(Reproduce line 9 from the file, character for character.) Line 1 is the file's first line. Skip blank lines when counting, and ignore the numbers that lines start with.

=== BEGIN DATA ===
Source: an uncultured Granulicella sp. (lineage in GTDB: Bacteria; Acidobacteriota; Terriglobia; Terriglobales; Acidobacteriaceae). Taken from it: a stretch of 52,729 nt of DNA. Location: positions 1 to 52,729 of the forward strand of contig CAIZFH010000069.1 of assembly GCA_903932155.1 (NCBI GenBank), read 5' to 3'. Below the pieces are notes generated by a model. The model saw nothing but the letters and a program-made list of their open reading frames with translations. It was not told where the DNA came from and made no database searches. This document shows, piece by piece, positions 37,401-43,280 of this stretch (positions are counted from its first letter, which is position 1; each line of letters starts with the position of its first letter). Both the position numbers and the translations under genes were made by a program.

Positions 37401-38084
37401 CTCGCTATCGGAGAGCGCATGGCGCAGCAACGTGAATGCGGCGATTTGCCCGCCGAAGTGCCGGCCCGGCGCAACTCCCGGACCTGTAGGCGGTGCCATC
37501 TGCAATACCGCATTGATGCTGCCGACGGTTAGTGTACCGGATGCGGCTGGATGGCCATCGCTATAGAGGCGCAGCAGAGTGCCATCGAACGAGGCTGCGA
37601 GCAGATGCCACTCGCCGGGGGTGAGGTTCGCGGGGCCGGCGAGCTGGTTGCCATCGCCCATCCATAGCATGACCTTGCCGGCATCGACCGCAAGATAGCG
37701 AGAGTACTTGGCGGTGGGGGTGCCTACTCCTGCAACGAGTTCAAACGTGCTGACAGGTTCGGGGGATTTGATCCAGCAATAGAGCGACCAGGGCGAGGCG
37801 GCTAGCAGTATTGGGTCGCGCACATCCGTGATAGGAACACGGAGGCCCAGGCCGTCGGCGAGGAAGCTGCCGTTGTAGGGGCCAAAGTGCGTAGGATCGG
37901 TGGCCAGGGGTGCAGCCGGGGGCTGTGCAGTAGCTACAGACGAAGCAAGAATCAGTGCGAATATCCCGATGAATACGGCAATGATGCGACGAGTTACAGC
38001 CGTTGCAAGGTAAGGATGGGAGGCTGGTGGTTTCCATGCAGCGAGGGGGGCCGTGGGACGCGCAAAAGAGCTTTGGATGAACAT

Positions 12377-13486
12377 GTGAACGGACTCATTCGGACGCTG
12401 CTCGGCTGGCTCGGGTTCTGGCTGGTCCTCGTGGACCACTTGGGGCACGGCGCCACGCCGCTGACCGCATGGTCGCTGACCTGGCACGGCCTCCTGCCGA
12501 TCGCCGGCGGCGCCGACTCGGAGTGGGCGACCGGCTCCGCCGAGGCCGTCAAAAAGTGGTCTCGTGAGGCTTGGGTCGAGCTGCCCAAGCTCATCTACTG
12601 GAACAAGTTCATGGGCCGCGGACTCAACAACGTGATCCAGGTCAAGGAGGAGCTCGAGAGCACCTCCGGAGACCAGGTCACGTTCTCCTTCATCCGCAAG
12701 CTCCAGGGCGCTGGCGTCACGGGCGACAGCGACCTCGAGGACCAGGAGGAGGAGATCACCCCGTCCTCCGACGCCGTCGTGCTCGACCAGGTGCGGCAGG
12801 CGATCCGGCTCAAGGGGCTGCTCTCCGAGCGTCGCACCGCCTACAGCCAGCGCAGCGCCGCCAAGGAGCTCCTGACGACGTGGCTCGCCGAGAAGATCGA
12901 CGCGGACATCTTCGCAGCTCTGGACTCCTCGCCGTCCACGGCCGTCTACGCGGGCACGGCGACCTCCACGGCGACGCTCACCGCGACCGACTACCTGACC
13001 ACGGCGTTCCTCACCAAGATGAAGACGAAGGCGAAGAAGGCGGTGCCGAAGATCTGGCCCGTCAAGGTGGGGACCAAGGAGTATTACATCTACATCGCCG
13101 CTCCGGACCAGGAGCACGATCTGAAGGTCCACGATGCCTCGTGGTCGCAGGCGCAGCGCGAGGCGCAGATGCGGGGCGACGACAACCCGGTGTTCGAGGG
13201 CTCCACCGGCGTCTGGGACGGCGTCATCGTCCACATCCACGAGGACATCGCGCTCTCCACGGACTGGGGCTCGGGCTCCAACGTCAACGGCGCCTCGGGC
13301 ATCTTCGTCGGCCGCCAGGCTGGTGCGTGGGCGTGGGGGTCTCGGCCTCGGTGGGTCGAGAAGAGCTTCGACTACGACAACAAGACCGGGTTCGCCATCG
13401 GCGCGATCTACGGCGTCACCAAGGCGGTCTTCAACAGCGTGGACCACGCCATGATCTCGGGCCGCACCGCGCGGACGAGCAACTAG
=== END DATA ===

38001 CGTTGCAAGGTAAGGATGGGAGGCTGGTGGTTTCCATGCAGCGAGGGGGGCCGTGGGACGCGCAAAAGAGCTTTGGATGAACAT